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Inquiry about Macbook's Reliability

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I was thinking into purchasing a brand new black Macbook but after seeing countless of, let's say, very well-documented technical problems related to it, I am now in doubt.


I know that shall I experience such things, I just need to send it back to Apple Service Centre to be fixed. But from what I've read, this could take many days, leaving me without a notebook. I don't think I can afford that.


It should be noted that my current laptop is a Tecra M2V (1.5GHz+512MB) and my previous one is a Tecra 8200. Both get the jobs done without visiting a service centre. Not even once in these 4 years.


I want to switch to OS X & a Macbook because I have this impression that I can be more productive/ efficient using it, allowing to tackle bigger projects (my job is creative design). But if I somehow unlucky and experience such technical problems, that would be exactly the opposite of what I hope for, wouldn't it?


What are the odds of one buying a Macbook, get a problem, "forced" to send his/ hers to repair centre, and then left without a notebook for several days? Is it still very likely nowadays?


Can you guys provide some insights? I would appreciate it, especially if someone can tell me the odds of one having, uhh ... screw-ups:D


Thank you for your time.

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Well I don't own one, but I know for one that many of the Heat issues were sorted out in the core 2 refresh, with ppl saying that it runs much cooler etc. Having looked at them, I think they are very well made machines, they certainly look robust and tough enough. After lenovo, apple actually has the lowest failure/dissatifaction index with customers, and their service is very nice.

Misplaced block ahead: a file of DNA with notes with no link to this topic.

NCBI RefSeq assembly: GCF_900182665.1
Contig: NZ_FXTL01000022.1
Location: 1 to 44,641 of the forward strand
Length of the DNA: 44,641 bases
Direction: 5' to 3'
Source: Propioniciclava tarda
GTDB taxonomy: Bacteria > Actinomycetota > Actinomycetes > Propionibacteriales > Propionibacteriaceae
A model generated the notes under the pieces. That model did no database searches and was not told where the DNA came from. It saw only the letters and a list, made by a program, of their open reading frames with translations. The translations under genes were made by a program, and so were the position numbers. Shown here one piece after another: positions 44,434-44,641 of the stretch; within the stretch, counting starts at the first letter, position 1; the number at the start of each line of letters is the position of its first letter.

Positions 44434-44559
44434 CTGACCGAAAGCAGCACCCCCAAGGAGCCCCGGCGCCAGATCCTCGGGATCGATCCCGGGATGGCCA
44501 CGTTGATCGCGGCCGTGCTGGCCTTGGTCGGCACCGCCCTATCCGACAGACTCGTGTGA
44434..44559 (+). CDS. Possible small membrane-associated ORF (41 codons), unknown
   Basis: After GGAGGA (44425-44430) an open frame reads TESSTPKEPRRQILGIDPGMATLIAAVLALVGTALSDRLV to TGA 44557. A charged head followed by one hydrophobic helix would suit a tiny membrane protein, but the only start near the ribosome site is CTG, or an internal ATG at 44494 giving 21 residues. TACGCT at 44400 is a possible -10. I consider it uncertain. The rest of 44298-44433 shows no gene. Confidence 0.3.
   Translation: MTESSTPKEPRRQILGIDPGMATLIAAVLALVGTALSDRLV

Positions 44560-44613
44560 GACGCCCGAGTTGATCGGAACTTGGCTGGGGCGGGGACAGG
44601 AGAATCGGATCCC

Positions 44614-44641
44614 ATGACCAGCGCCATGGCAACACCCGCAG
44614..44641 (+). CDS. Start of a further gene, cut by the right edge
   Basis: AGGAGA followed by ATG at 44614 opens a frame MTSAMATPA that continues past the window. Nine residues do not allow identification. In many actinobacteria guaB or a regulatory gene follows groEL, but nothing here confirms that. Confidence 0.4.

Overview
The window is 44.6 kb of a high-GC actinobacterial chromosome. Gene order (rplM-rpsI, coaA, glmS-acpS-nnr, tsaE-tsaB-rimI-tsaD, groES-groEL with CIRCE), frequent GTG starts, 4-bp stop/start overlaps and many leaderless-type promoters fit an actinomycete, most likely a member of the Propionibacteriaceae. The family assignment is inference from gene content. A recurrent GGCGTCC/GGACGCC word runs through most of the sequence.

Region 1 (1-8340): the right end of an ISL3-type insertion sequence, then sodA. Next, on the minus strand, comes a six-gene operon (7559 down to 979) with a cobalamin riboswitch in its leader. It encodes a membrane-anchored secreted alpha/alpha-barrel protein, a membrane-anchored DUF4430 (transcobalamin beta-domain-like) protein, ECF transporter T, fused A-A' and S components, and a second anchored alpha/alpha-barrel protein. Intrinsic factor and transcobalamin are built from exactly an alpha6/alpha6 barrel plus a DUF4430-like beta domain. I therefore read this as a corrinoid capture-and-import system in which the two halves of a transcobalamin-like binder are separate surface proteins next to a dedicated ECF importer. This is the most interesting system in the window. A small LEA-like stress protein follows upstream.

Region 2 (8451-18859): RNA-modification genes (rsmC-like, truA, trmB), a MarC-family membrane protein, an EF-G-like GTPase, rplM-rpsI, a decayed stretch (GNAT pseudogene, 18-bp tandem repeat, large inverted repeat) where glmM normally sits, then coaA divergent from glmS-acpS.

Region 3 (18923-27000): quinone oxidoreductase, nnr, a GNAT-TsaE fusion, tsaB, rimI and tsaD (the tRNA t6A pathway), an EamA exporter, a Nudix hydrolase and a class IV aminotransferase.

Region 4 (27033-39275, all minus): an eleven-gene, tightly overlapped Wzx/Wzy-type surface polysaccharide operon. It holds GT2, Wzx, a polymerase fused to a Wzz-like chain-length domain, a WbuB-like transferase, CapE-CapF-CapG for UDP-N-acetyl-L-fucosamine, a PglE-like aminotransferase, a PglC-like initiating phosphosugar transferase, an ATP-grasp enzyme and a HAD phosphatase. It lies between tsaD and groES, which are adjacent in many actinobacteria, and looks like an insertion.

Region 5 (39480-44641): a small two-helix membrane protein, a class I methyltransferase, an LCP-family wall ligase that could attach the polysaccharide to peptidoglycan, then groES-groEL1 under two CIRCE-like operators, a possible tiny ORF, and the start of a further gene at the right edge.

All this and the new macbook refresh certianly makes it an attractive buy right now, and considering you want to switch, i say go for it!

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Here is an interesting article I found last night:


Pc Magazine's 19th annual customer satisfaction survey.


And guess who won? :(


Look no further than Apple, the leader of the pack, whose overall score holds steady at 9.1. Last year, Apple's score on units needing repair was an impressive 11 percent—well below that of any other company in the survey. But according to readers, the company has managed to cut repair rates even further over the past 12 months. This year, Apple's score on units needing repair drops to 8 percent. Among first-year systems, it's only 5 percent. That's nothing less than astonishing.


As we've said in the past, Mac owners are unusually passionate about their machines, and this may have had an effect on the company's unusually high Service and Reliability scores. But the score for percentage needing repair is less subjective than others. Either Apple is doing something right when it comes to quality control, or its restrictive warranty makes people less likely to have their systems repaired.


Just how satisfied are Mac owners? That 9.1 overall score is significantly better than the average for Windows PCs. And the same can be said of the company's scores for reliability and the likelihood of recommending. It should be noted, however, that Apple's score on technical support is down this year (from 8.4 to 8.1).


Is that a reflection of Apple's standard warranty, which allows only 90 days of telephone support for software issues? Probably not. Readers say that, among first-year Apple systems, 88 percent of tech support issues are covered by warranty (either Apple's or a third party's)—the highest rate among leading vendors.

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